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Business Air News Bulletin
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MT puts Silent 7 propellers on 75 PC-12s
With improved take off performance, smooth operation and low noise, 75 Silent 7-equipped PC-12s are winging their way around Europe and the US. Manufacturer MT has now put more than 100,000 blades in service.
The world's first seven-blade propeller is now installed on 75 Pilatus PC-12 aircraft in Europe and the US.

The world's first seven-blade propeller has been installed on 75 Pilatus PC-12 aircraft across Europe and the US. The installation of the Silent 7 MT-Propeller sets new limits for certain applications, exceeding the performance of five-blade propellers.

The advantages of The Silent 7 are that certified take off performance is improved by 20 per cent with improved climb and cruise; there is a very low, jet-like level noise both in the cabin and outdoors; and it has very smooth operation.

The STC for the Pilatus PC-12 with the Silent 7 MT-Propeller meets the highest noise regulations in European countries for unrestricted airport operations.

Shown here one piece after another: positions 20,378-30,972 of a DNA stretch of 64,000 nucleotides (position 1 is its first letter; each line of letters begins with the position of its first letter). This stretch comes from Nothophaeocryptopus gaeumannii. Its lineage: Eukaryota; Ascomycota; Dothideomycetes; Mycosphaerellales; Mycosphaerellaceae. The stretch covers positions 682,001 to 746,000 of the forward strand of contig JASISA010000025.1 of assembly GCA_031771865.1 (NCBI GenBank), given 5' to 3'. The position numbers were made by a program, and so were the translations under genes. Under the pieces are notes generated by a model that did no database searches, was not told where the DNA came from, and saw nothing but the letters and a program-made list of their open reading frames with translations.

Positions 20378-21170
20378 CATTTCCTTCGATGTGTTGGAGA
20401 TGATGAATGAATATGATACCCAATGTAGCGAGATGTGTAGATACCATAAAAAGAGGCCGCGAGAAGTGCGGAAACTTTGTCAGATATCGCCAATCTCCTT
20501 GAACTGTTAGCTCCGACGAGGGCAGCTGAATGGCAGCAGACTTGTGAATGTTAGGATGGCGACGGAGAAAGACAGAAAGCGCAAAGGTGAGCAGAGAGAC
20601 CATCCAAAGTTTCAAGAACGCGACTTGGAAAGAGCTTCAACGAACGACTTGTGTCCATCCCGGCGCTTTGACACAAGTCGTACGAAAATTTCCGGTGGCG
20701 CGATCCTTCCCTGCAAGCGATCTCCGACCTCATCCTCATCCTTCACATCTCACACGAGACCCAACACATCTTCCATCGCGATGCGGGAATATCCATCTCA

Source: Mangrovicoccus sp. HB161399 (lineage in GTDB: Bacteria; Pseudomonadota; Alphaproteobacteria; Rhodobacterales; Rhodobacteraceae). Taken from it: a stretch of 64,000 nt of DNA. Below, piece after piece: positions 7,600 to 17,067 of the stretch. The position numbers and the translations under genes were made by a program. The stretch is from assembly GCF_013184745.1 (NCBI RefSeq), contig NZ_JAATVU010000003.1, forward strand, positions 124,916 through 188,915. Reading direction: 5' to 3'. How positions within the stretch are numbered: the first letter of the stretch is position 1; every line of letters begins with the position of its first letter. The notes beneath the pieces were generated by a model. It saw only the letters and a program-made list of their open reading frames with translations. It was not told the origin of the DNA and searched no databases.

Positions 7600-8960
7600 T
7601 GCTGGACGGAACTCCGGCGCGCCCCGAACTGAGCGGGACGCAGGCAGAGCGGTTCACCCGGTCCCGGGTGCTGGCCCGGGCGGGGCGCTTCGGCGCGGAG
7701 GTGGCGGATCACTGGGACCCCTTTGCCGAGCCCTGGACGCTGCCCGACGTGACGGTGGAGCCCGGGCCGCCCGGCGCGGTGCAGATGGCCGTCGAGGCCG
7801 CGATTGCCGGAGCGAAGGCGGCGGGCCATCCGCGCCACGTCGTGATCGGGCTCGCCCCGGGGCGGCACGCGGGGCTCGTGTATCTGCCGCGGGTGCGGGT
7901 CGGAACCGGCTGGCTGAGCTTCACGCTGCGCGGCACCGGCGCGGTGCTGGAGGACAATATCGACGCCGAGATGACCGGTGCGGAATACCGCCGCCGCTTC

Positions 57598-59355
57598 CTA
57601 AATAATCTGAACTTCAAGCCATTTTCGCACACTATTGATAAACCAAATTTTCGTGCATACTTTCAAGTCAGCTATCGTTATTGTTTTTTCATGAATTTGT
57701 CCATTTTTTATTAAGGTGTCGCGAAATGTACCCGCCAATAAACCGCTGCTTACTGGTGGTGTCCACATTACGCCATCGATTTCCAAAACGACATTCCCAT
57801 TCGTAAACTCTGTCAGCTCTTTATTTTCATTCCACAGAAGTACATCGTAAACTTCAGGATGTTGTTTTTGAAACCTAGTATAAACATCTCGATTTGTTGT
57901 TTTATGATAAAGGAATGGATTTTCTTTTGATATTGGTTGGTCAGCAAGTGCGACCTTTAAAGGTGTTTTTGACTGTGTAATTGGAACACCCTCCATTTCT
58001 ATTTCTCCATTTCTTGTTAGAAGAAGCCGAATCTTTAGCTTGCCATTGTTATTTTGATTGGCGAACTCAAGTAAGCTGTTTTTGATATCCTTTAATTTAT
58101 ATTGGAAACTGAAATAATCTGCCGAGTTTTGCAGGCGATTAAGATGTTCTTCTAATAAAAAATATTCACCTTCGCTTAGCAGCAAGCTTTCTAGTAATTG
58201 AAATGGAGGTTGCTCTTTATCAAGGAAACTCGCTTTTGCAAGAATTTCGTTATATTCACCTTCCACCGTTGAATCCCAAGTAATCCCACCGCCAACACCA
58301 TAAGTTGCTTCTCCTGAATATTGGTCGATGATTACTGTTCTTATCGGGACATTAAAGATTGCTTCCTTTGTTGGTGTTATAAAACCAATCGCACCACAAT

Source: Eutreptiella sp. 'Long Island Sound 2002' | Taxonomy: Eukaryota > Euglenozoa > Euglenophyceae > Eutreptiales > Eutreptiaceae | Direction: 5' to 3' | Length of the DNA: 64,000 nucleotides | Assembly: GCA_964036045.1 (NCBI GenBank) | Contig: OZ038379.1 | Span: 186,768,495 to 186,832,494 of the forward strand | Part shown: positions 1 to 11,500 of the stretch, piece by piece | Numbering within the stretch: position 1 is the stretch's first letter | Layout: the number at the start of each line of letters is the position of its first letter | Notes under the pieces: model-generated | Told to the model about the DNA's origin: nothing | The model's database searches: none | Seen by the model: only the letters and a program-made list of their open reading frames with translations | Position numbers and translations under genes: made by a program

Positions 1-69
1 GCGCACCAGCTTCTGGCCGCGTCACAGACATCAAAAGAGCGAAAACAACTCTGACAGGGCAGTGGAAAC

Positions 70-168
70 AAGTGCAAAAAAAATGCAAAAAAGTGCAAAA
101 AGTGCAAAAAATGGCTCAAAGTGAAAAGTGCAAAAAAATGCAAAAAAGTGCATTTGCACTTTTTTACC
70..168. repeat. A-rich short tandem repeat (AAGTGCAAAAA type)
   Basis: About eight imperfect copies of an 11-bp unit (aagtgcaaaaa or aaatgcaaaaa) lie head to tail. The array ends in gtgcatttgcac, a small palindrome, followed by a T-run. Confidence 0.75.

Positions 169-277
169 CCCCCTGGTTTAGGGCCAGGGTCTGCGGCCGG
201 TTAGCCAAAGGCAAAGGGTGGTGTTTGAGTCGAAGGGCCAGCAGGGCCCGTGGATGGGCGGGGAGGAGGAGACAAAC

In April 2023, the PC-12 STC combined with the seven-blade MTV-47 propeller was again updated to reflect the improvement in certified performance in the AFMS, reducing the required take off length by approximately 20 per cent compared to the original certified data. Already converted PC-12 aircraft can receive the latest certified performance range of MT propellers.

The company also manufactured its 100,000th blade in May 2023. Because of their natural composite construction, the blades are much lighter than aluminium propeller systems and have a higher vibration dampening coefficient compared to foam core composite blades. By this they also reduce vibration because the composite material does not support harmonics. No restricted rpm ranges, red bands for those blades on certified installations.

The blades have an unlimited blade life, because they can be brought back to the exact factory dimensions during overhaul. Even after a ground strike, the blade tips can be rebuilt to the new original dimensions. The first MT-Propeller blades, manufactured in 1981, are still in service.

Their light weight makes it possible to add more blades to a propeller system, which means that three-blade conversions, for example, can run more quietly than large two-blade systems, and in addition, smaller propeller arc disks have less drag than larger diameter propeller arc disks. Even seven-bladed propellers for turboprops are now available with lower loads on the engine during operation, compared to classic propeller systems.

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